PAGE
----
If you are interested in blogging or want to promote your book, please contact E. B. Davis at writerswhokill@gmail.com.

Check out our February author interviews: 2/7-debut author Keenan Powell (Alaskan lawyer), 2/14-Leslie Wheeler (Rattlesnake Hill), 2/21-bestselling author Krista Davis, who unveils a new series, 2/28-Diane Vallere answers my questions about Pajama Frame. Please join us in welcoming these authors to WWK.

Our February Saturday Guest Blogger Schedule: 2/3-Saralyn Richard, 2/10-Kathryn Lane. WWK's Margaret H. Hamilton will blog on 2/17, and Kait Carson on 2/24.

Congratulations to our writers for the following publications:

Shari Randall's "Pets" will be included in Chesapeake Crimes: Fur, Feathers, and Felonies anthology, which will be published in 2018. In the same anthology "Rasputin," KM Rockwood's short story, will also be published. Her short story "Goldie" will be published in the Busted anthology, which will be released by Level Best Books on April 25th.

In addition, our prolific KM has had the following shorts published as well: "Making Tracks" in Passport to Murder, Bouchercon anthology, October 2017 and "Turkey Underfoot," appears in the anthology The Killer Wore Cranberry: a Fifth Course of Chaos.


Friday, July 14, 2017

Death of a Lake by Arthur W. Upfield: A review by Warren Bull

Death of a Lake by Arthur W. Upfield: A review by Warren Bull

Originally published in 1954, Upfield’s Detective Inspector Napolean Bonaparte described as a “half-caste” has seven suspects, any of whom might have murdered a worker and stolen his money. The man went swimming in a lake created by a flood. As the lake returns to its state as a depression in a lonely desert sheep station, the people who lived at the station at the time of his death watch each other with frightful intensity. Two are women who delight in causing trouble between the five men in the group.  Will a body be revealed by the evaporating water? If so will there be signs of foul play? And what happened to the wad of cash the dead man kept in his locked suitcase?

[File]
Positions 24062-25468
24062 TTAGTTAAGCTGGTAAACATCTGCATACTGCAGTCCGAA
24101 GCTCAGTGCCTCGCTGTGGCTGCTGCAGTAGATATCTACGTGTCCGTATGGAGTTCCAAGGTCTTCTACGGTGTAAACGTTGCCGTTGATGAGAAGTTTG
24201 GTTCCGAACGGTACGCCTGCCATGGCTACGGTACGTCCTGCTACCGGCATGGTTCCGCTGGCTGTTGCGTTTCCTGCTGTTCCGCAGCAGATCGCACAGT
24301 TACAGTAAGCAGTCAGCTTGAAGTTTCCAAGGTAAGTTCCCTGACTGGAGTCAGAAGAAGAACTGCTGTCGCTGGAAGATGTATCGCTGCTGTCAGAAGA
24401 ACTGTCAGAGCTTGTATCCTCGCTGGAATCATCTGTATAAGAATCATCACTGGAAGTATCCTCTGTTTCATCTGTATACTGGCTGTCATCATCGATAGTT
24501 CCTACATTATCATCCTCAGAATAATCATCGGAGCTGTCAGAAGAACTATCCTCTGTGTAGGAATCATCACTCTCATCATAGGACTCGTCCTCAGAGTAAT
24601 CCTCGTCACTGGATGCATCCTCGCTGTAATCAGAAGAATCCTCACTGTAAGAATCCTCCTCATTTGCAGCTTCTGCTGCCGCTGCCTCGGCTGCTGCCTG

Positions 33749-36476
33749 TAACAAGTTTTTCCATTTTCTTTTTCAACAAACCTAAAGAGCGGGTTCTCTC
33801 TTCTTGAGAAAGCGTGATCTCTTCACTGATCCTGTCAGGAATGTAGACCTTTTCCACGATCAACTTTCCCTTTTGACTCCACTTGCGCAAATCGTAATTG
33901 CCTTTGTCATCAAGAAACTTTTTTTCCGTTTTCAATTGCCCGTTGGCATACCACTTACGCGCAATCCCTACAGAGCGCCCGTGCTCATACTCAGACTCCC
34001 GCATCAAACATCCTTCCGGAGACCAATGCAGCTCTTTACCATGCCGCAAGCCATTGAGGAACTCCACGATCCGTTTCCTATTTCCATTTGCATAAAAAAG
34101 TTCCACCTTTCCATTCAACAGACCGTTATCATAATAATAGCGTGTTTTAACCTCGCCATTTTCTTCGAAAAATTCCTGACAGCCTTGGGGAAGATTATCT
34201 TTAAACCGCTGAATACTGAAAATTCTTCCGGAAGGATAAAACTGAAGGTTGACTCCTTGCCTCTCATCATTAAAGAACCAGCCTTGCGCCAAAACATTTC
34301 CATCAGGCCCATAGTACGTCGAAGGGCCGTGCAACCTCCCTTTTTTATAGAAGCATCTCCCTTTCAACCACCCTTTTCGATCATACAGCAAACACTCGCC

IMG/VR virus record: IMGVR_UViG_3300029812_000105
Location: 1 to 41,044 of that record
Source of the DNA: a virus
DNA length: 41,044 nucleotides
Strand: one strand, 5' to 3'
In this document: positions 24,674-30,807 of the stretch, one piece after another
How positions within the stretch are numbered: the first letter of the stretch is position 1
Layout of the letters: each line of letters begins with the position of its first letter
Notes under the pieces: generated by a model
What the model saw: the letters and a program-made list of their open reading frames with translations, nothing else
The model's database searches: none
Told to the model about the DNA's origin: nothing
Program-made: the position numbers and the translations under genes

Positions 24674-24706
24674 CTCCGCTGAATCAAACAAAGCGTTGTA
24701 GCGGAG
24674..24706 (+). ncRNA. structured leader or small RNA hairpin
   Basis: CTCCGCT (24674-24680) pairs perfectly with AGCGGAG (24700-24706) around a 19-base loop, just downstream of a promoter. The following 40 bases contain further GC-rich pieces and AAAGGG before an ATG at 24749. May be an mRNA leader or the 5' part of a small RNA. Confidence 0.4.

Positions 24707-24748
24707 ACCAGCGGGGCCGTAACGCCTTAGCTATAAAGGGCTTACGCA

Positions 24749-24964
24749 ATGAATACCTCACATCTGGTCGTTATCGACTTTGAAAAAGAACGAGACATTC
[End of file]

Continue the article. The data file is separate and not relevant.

As with Upfield’s other works the landscape of the Australian outback is as important as the setting and nearly a character itself. The redoubtable Bonaparte is equal to the challenge. As a reader I had all clues but I did not suss out the solution.

This novel has my highest recommendations. If you have not read Arthur’s work, it is well worth seeking one of his novels out. This novel would provide a good introduction.


Grace Topping said...

It's interesting that you pointed out that the Outback is and almost like a character. I just read a book set at a research station at the South Pole and thought how important the setting was to the story. Set anywhere else and it wouldn't have been as effective.

E. B. Davis said...

In Peter Robinson's Inspector Banks series, there is one book based on a cold case--which presents itself during a drought. It was a fascinating book. I don't know if the plot in Upfield's book is similar, but if it was anything like Robinson's book, it was a good read. Thanks for bringing Upfield to our attention.

Vicki Batman, sassy writer of sexy and funny fiction, blogger at Handbags, Books...Whatever said...

I've not read this author and thank you for introducing me to him.

KM Rockwood said...

Thank you, Warren. You come up with some really great reads I never would have encountered otherwise.

Julie Tollefson said...

Thanks, Warren - adding this to my to-read list!

Margaret Turkevich said...

I agree, setting playing the role of a character always makes for a compelling read. We're watching the "Jack Irish" PI DVD's about Australia. Fascinating country.

Gloria Alden said...

Another good book I need to put on my list to read.